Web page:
If you’ve kept a series of historical snapshots of your work in folders, fs2svn can help you upgrade to a full-fledged Subversion version control system.
fs2svn goes through all the folders under a given parent folder (in filesystem order) and creates a Subversion revision for each one, backdated to the most recent file’s last modified date. The log message is set to the folder name.
Additions, changes, and deletions between one folder and the next are all recorded in the repository.
The input format is very simple. It only covers the mainline trunk, not any tags or branches (though tags for major versions could be manually created later, if your folder names carry enough information).
The format is so simple it could be used as a common intermediary. If you wanted to migrate a mainline trunk from some exotic version control system to Subversion, you could write a script to export it to regular folders, then use this script to import the result into Subversion.
As an optional feature, you can mark any subfolders as “deltas” using a configurable naming convention. Files missing from delta folders won’t be marked as deleted in the repository. The idea is that you had only put in the newly changed files. (If it turns out that a file hasn’t changed, it isn’t committed a second time, delta folder or not.) Subfolders of delta folders may be regular full folders or delta folders, dependent on the same naming convention. Whatever you add to the name to indicate a delta will be stripped off before the folder hits the repository.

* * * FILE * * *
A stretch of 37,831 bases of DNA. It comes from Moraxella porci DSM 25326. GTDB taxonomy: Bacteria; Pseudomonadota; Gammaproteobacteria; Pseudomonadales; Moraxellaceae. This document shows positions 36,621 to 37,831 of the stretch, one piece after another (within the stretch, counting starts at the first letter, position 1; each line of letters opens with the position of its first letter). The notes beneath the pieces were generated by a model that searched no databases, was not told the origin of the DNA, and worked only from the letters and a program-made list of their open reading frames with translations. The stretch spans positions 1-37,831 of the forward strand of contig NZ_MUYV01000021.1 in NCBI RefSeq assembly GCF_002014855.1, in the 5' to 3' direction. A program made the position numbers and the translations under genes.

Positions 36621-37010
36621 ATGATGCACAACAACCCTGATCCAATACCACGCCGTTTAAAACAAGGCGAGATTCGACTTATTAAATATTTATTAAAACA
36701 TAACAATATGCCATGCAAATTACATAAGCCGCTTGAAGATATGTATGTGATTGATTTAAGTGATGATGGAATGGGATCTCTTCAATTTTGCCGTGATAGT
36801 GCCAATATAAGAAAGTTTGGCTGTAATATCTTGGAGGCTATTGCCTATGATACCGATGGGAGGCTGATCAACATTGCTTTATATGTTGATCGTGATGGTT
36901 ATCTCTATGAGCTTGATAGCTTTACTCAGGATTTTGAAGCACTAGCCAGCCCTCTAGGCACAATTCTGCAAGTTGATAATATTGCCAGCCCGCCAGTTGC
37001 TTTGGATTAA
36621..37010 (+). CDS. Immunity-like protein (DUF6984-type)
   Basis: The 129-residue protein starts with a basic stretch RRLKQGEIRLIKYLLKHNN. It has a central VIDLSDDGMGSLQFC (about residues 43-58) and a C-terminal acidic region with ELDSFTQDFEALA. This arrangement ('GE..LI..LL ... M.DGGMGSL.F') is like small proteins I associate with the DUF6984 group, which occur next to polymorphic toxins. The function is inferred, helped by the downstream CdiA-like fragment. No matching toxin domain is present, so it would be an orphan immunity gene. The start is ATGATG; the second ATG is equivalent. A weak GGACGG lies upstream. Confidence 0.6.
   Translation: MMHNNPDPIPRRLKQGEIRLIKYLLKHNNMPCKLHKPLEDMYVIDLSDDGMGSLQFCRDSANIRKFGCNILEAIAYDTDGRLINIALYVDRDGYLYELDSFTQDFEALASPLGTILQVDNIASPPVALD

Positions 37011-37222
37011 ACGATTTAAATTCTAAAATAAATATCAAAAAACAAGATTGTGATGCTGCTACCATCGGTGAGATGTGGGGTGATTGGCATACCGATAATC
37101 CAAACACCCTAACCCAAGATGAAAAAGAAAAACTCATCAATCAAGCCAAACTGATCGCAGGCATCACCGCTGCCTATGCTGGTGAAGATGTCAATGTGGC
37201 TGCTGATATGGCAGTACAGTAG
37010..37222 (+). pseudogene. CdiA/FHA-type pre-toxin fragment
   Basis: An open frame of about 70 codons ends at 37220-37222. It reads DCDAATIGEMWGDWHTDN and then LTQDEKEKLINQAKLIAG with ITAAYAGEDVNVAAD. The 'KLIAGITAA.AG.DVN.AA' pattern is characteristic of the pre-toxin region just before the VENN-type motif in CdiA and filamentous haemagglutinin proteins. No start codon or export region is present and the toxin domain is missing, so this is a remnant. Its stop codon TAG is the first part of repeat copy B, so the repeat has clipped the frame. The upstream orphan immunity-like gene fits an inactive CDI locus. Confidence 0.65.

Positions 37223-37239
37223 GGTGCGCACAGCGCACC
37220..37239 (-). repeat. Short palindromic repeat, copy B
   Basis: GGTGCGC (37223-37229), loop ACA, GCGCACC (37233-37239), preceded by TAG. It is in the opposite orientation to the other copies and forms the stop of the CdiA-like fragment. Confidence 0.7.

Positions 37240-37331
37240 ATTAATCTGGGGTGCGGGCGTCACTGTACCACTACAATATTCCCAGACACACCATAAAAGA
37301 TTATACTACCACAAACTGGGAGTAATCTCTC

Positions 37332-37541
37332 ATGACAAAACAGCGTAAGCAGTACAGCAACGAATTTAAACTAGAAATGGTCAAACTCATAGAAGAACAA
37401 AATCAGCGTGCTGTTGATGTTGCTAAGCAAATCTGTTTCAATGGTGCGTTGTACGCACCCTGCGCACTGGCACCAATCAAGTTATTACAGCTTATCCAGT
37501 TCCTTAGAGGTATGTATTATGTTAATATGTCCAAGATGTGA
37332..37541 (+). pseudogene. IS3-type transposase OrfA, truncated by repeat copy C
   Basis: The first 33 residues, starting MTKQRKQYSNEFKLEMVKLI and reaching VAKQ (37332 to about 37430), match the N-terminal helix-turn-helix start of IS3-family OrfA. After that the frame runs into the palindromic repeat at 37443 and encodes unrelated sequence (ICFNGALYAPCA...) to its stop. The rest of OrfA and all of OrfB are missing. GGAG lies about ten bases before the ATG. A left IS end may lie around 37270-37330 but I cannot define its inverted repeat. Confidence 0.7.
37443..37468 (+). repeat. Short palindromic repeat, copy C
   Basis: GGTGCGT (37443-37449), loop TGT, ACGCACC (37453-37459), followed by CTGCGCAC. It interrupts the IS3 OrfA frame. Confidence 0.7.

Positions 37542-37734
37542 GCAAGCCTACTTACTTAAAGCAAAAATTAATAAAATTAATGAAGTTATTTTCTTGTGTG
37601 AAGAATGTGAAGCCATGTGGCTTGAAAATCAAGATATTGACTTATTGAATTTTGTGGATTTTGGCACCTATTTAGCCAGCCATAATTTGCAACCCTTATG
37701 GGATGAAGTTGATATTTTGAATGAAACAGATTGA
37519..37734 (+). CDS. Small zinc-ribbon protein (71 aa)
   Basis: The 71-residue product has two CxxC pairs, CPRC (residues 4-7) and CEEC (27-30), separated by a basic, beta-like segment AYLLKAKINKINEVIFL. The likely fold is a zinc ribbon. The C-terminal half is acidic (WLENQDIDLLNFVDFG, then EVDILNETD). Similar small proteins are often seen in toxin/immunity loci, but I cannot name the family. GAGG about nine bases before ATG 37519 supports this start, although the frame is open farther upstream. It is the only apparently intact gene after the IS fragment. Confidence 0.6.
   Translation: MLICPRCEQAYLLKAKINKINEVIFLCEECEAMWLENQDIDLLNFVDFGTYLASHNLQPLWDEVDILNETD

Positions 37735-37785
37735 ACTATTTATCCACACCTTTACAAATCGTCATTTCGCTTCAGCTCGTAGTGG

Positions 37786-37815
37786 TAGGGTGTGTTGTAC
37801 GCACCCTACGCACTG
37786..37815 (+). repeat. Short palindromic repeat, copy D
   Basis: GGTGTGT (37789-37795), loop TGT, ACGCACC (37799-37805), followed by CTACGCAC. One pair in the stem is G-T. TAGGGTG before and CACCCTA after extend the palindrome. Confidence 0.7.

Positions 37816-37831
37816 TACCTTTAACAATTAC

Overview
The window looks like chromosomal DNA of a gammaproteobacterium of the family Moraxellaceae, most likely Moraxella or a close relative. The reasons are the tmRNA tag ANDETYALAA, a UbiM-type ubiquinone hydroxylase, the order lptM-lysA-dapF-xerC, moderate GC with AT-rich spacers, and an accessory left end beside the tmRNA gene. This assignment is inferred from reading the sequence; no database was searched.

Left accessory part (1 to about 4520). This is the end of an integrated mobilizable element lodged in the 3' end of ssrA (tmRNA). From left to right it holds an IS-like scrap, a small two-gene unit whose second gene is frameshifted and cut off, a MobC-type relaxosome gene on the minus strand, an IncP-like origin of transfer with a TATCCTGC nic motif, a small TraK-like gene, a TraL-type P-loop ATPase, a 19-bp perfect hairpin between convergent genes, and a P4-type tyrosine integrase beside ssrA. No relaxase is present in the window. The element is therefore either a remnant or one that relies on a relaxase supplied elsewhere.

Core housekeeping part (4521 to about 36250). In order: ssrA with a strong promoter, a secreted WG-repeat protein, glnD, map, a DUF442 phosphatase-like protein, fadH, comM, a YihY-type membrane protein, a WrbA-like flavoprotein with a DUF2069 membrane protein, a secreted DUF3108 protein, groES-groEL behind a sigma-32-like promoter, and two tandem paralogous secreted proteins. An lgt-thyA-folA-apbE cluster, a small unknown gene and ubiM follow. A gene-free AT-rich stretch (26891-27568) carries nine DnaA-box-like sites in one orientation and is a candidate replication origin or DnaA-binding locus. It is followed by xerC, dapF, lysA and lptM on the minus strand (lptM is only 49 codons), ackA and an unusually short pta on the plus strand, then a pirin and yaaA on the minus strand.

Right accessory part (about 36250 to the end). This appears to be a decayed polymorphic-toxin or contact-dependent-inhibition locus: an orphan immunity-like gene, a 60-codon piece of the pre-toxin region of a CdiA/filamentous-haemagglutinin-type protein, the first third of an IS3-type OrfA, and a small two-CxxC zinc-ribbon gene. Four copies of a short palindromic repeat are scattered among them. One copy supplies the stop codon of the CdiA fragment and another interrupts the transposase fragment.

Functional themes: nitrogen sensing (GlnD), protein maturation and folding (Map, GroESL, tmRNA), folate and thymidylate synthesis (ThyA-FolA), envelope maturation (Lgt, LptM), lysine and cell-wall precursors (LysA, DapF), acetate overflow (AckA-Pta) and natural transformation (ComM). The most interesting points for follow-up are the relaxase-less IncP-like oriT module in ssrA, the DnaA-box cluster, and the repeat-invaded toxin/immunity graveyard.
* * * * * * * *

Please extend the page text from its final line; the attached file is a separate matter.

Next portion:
You can configure the naming convention with one or more --ignore-deletes-in command line options. See the examples below.
You may find your project has a lot of pieces, and so you’d like to create top-level folders within your project trunk for each one. Unfortunately, in the archive folders you’re using to create the repository, they may not have the right names, or the names are inconsistent. Or, since most of the changes just involve one particular piece, you didn’t bother creating a folder for it on each revision. Changes to that main piece were usually stored loose in the revision’s folder. But now you’d like them to go into a designated subfolder in the repository.
Shorthand folders let you rename folders as the root level of the project as fs2svn reads them. If none of those rules match, everything goes under a default folder. All of this is configurable.
Shorthand folders deserve an example.
Say you have this:
You want the repository to have a "www" (originally "wwwroot") folder, a "scripts" folder, and a "db" folder (orignally "sql work" or "database"). But in many cases, the source folders don’t contain any of those folders, and instead have loose files that really belong in "www". So make "www" the default folder, "wwwroot" a special folder that maps to "www", "sql work" a shorthand folder that maps to "db", "database" a shorthand folder that maps to "db", and "scripts" a special folder (with no renaming). The repository will look like this:
fs2svn depends on cvs2svn, a tool for converting CVS repositories to Subversion. When setting out to write it, I considered creating my own Subversion dumpfile writer from scratch, but then decided to use the one the cvs2svn team had already written and tested.
Unfortunately, cvs2svn wasn’t written to be pulled apart. Its SVNRevision class depends on CVSRevision, which in turn depends on everything else.
So fs2svn, in order to use any cvs2svn functionality, has to inject its own replacement CVSRevision class into cvs2svn. Instead of calling out to the CVS command-line tools, the new class reads directly from the filesystem.